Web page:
Senate Majority Leader Sen. Harry Reid, D-Nev., center, talks about the Senate's work on the economic stimulus bill, Friday, Feb. 6, 2009, at the Capitol in Washington. He is joined from left to right by Sen. Patty Murray, D-Wash., Sen. Charles Schumer, D-NY, and Sen. Max Baucus, D-Mont. (AP Photo/J. Scott Applewhite)
(CBS/ AP) Handing the new administration a big win, the House Friday passed President Obama's $787 billion plan to resuscitate the economy.
The bill was passed 246-183 with no Republican help. It now goes to the Senate where a vote was possible late Friday to meet a deadline of passing the plan before a recess begins next week.
Seven Democrats also voted for the bill, and one Democrat voted present.
The 1,071 page, 8-inch-thick measure that combines $281 billion in tax cuts for individuals and businesses with more than a half-trillion dollars in government spending. The money would go for infrastructure, health care and help for cash-starved state governments, among scores of programs. Seniors would get a $250 bonus Social Security check.
Told that no Republican backed the measure, White House press secretary Robert Gibbs reacted by citing another number: "3.5 million jobs that we look forward to saving or creating."
Republicans said the package won't work because it has too little in tax cuts and spreads too much money around to everyday projects like computer upgrades for federal agencies.
"This legislation falls woefully short," said House GOP Leader John Boehner of Ohio. "With a price tag of more than $1 trillion when you factor in interest, it costs every family almost $10,000 in added debt. This is an act of generational theft that our children and grandchildren will be paying for far into the future."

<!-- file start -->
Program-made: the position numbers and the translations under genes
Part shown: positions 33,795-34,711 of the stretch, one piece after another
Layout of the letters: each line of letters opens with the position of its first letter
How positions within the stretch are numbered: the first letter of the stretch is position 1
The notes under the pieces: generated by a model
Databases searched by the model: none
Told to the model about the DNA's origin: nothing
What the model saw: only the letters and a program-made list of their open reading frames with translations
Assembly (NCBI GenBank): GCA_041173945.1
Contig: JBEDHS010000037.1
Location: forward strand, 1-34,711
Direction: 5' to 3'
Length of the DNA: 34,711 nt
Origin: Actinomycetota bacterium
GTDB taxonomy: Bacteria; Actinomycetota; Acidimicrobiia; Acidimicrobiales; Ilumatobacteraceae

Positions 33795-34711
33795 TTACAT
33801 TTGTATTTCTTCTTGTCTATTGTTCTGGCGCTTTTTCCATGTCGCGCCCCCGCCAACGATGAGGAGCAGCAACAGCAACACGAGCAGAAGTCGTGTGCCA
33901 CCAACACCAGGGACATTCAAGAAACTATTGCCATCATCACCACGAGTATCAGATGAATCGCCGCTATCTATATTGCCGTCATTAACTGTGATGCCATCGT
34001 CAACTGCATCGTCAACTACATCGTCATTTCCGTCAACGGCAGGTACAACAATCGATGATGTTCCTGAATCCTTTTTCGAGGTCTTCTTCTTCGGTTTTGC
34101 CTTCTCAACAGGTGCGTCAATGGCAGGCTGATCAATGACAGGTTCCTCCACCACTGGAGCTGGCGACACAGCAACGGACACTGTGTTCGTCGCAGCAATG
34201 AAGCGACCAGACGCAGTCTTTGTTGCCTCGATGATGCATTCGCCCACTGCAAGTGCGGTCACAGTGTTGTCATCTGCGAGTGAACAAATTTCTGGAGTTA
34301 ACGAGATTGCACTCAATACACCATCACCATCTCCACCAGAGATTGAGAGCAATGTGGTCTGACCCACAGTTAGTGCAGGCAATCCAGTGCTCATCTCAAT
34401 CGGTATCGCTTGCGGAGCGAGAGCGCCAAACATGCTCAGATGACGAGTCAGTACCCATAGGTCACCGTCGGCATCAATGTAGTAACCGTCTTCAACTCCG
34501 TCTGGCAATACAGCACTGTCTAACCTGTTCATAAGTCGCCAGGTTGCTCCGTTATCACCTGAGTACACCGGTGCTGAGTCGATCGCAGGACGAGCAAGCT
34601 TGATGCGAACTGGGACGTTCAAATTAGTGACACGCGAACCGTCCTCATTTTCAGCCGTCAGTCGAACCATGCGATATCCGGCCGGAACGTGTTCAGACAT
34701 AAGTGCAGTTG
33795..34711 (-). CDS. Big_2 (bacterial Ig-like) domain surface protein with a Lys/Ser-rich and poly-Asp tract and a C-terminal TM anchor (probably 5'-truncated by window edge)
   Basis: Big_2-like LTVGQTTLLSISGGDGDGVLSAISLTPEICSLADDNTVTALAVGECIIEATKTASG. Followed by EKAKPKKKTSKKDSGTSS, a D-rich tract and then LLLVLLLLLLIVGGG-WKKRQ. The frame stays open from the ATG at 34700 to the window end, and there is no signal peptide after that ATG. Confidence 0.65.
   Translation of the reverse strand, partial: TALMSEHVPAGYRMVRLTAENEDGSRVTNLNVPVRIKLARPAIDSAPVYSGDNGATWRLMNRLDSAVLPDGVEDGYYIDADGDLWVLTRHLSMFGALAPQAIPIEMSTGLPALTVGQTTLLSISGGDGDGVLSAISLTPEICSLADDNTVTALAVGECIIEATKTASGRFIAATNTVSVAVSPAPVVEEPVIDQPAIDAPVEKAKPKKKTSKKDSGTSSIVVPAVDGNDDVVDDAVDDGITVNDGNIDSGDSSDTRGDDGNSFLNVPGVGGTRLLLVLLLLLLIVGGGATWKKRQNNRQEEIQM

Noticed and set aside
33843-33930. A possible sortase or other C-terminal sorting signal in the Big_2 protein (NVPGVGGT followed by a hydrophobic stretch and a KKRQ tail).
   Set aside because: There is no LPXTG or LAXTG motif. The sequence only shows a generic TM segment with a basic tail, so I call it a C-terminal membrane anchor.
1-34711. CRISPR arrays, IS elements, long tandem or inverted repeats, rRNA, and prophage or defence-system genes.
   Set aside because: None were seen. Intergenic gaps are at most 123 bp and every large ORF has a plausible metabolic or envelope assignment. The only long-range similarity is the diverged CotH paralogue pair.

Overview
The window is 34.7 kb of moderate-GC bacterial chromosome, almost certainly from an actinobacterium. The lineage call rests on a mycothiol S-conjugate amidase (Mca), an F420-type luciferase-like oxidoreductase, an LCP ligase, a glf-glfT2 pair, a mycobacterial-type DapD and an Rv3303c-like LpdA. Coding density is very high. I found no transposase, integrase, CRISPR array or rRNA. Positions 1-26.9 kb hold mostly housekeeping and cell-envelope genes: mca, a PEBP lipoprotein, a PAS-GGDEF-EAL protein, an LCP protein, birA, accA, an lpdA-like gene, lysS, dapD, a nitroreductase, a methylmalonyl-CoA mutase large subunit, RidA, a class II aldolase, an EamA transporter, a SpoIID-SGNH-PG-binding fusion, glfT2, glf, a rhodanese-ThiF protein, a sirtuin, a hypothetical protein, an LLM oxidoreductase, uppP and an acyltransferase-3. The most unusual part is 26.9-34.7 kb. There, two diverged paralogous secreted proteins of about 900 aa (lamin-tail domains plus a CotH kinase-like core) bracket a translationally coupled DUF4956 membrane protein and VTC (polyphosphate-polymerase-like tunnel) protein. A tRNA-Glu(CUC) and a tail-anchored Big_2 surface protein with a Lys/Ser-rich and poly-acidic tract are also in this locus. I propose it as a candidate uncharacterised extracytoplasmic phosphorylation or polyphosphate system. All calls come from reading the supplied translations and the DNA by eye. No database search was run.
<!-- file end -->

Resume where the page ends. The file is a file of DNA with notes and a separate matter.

The final $787 billion measure has been pared back from versions previously debated in order to attract support from three Senate GOP moderates — Susan Collins and Olympia Snowe of Maine and Arlen Specter of Pennsylvania. Their help is essential to meeting a 60-vote threshold in the Senate. The bill originally passed the Senate by a 61-37 tally, but Sen. Edward Kennedy, D-Mass., suffering from brain cancer, is not expected to vote. Sherrod Brown, D-Ohio, was planning to fly in after a memorial service for his mother to cast the deciding vote.
Sen. Judd Gregg, R-N.H., who withdrew his nomination to be Obama's Commerce secretary, said he would vote against the bill.
Democrats lavished praise on the measure, which combines tax cuts for workers and businesses with more than a half-trillion dollars in government spending aimed at boosting economic demand.
"By investing in new jobs, in science and innovation, in energy, in education ... we are investing in the American people, which is the best guarantee of the success of our nation," said House Speaker Nancy Pelosi, D-Calif.
The plan is the signature initiative of the fledgling Obama administration, which is betting that combining tax cuts of $400 a year for individuals and $800 for couples with an infusion of spending for unemployment assistance, $250 payments to people on Social Security, and extra money for states to help with the Medicaid health program for the poor and disabled will arrest the economy's fall.
Local school districts would receive $70 billion in additional funding for K-12 programs and special education and to prevent cutbacks and layoffs and repair crumbling schools. There's about $50 billion for energy programs, much of which goes to efficiency programs and renewable energy.
Some $46 billion would go to transportation projects, not enough to please many lawmakers.
Negotiators insisted on including a $70 billion tax break to make sure middle- to upper-income taxpayers won't get hit by the alternative minimum tax and forced a reduction of Mr. Obama's signature tax break for 95 percent of workers.
The AMT was designed 40 years ago to make sure wealthy people pay at least some tax, but is updated for inflation each year to avoid tax increases averaging $2,300 a year. Fixing the annual problems now allows lawmakers to avoid difficult battles down the road, but economists say the move won't do much to lift the economy.
Republicans pointed out a bevy of questionable spending items that made the final cut in House-Senate negotiations, including money to replace computers at federal agencies, inspect canals, and issue coupons for convertor boxes to help people watch TV when the changeover to digital signals occurs this summer.
"This measure is not bipartisan. It contains much that is not stimulative," said Sen. John McCain, R-Ariz., Obama's rival for the White House. "And is nothing short — nothing short — of generational theft" since it burdens future generations with so much debt, he added.
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